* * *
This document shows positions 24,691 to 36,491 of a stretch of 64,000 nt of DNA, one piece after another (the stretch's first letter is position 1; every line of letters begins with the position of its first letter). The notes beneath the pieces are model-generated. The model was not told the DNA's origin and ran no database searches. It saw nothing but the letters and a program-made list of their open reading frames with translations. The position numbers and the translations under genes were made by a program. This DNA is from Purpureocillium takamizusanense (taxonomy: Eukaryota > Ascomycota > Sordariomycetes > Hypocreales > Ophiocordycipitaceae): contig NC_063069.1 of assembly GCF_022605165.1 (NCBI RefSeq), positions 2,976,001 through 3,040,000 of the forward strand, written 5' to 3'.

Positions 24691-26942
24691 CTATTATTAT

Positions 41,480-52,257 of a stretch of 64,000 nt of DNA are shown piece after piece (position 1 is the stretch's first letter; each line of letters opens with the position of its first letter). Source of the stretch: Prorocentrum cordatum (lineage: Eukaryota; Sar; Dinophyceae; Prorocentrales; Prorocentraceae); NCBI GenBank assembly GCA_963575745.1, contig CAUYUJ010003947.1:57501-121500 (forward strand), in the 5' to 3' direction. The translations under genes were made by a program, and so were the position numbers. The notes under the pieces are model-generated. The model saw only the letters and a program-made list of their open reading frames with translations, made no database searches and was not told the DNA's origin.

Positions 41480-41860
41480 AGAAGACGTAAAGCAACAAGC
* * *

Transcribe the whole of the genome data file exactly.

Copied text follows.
This document shows positions 24,691 to 36,491 of a stretch of 64,000 nt of DNA, one piece after another (the stretch's first letter is position 1; every line of letters begins with the position of its first letter). The notes beneath the pieces are model-generated. The model was not told the DNA's origin and ran no database searches. It saw nothing but the letters and a program-made list of their open reading frames with translations. The position numbers and the translations under genes were made by a program. This DNA is from Purpureocillium takamizusanense (taxonomy: Eukaryota > Ascomycota > Sordariomycetes > Hypocreales > Ophiocordycipitaceae): contig NC_063069.1 of assembly GCF_022605165.1 (NCBI RefSeq), positions 2,976,001 through 3,040,000 of the forward strand, written 5' to 3'.

Positions 24691-26942
24691 CTATTATTAT

Positions 41,480-52,257 of a stretch of 64,000 nt of DNA are shown piece after piece (position 1 is the stretch's first letter; each line of letters opens with the position of its first letter). Source of the stretch: Prorocentrum cordatum (lineage: Eukaryota; Sar; Dinophyceae; Prorocentrales; Prorocentraceae); NCBI GenBank assembly GCA_963575745.1, contig CAUYUJ010003947.1:57501-121500 (forward strand), in the 5' to 3' direction. The translations under genes were made by a program, and so were the position numbers. The notes under the pieces are model-generated. The model saw only the letters and a program-made list of their open reading frames with translations, made no database searches and was not told the DNA's origin.

Positions 41480-41860
41480 AGAAGACGTAAAGCAACAAGC